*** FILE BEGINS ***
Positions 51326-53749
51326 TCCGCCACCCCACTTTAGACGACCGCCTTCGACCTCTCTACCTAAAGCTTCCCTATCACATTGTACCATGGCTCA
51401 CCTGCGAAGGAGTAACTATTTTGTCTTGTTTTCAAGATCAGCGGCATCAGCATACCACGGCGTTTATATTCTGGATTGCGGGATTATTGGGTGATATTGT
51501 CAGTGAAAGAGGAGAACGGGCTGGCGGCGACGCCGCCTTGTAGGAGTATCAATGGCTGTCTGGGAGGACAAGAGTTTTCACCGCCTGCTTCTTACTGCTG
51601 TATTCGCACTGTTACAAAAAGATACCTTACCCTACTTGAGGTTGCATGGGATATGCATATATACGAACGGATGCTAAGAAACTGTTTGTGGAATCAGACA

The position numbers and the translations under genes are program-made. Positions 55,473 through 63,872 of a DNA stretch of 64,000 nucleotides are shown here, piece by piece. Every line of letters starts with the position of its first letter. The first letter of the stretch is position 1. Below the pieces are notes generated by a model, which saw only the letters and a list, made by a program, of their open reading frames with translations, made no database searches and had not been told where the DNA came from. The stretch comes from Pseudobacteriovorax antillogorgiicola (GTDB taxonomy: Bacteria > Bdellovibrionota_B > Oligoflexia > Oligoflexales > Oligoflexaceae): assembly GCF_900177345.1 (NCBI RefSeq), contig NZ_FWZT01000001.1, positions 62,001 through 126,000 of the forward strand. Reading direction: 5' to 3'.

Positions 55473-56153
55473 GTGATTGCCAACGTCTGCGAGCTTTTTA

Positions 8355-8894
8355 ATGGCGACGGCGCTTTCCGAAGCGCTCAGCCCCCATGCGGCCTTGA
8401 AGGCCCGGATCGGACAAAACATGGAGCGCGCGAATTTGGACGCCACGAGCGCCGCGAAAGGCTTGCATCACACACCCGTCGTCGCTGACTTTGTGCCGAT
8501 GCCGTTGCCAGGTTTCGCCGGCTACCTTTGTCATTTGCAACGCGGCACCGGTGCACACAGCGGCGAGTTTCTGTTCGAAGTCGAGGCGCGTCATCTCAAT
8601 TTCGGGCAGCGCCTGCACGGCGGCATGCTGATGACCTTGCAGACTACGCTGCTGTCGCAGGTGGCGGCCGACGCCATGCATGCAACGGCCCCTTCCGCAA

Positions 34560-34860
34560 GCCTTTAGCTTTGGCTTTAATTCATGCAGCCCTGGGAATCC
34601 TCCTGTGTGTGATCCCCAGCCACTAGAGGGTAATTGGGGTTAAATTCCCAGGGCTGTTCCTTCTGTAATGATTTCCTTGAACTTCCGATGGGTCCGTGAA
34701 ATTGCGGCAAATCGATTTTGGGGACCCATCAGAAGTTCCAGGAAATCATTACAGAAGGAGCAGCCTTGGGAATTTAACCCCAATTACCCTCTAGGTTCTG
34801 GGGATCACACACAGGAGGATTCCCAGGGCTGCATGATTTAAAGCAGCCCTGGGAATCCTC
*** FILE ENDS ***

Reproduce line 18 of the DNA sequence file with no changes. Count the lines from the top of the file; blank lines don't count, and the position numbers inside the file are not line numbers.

34801 GGGATCACACACAGGAGGATTCCCAGGGCTGCATGATTTAAAGCAGCCCTGGGAATCCTC